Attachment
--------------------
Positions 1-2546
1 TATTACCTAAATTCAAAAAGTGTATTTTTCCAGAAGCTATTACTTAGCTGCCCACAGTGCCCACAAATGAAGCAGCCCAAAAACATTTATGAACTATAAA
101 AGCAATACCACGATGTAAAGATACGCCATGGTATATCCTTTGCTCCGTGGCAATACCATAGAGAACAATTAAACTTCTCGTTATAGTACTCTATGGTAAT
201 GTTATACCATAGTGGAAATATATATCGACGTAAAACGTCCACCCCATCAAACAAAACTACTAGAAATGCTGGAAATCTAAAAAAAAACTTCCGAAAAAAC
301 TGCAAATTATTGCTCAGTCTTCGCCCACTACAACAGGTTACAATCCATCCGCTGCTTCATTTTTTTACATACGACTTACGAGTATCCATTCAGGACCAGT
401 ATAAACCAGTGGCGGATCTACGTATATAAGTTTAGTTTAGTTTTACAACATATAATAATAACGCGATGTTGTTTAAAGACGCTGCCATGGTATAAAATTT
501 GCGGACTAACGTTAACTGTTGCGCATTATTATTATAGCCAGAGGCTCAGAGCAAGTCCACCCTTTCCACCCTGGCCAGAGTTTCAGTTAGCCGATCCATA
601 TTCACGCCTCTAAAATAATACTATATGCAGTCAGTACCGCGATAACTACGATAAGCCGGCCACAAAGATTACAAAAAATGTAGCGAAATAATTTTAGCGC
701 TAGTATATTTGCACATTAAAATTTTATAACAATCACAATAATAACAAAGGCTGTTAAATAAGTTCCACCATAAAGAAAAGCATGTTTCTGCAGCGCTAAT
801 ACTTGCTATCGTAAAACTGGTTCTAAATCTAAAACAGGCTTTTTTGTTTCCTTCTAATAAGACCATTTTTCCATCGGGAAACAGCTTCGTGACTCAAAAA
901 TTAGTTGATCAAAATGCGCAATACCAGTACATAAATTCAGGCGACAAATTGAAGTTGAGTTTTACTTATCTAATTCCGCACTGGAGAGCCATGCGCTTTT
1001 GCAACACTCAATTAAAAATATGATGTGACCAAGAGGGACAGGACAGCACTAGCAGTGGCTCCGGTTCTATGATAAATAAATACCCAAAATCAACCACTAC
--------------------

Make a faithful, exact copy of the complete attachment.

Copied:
Positions 1-2546
1 TATTACCTAAATTCAAAAAGTGTATTTTTCCAGAAGCTATTACTTAGCTGCCCACAGTGCCCACAAATGAAGCAGCCCAAAAACATTTATGAACTATAAA
101 AGCAATACCACGATGTAAAGATACGCCATGGTATATCCTTTGCTCCGTGGCAATACCATAGAGAACAATTAAACTTCTCGTTATAGTACTCTATGGTAAT
201 GTTATACCATAGTGGAAATATATATCGACGTAAAACGTCCACCCCATCAAACAAAACTACTAGAAATGCTGGAAATCTAAAAAAAAACTTCCGAAAAAAC
301 TGCAAATTATTGCTCAGTCTTCGCCCACTACAACAGGTTACAATCCATCCGCTGCTTCATTTTTTTACATACGACTTACGAGTATCCATTCAGGACCAGT
401 ATAAACCAGTGGCGGATCTACGTATATAAGTTTAGTTTAGTTTTACAACATATAATAATAACGCGATGTTGTTTAAAGACGCTGCCATGGTATAAAATTT
501 GCGGACTAACGTTAACTGTTGCGCATTATTATTATAGCCAGAGGCTCAGAGCAAGTCCACCCTTTCCACCCTGGCCAGAGTTTCAGTTAGCCGATCCATA
601 TTCACGCCTCTAAAATAATACTATATGCAGTCAGTACCGCGATAACTACGATAAGCCGGCCACAAAGATTACAAAAAATGTAGCGAAATAATTTTAGCGC
701 TAGTATATTTGCACATTAAAATTTTATAACAATCACAATAATAACAAAGGCTGTTAAATAAGTTCCACCATAAAGAAAAGCATGTTTCTGCAGCGCTAAT
801 ACTTGCTATCGTAAAACTGGTTCTAAATCTAAAACAGGCTTTTTTGTTTCCTTCTAATAAGACCATTTTTCCATCGGGAAACAGCTTCGTGACTCAAAAA
901 TTAGTTGATCAAAATGCGCAATACCAGTACATAAATTCAGGCGACAAATTGAAGTTGAGTTTTACTTATCTAATTCCGCACTGGAGAGCCATGCGCTTTT
1001 GCAACACTCAATTAAAAATATGATGTGACCAAGAGGGACAGGACAGCACTAGCAGTGGCTCCGGTTCTATGATAAATAAATACCCAAAATCAACCACTAC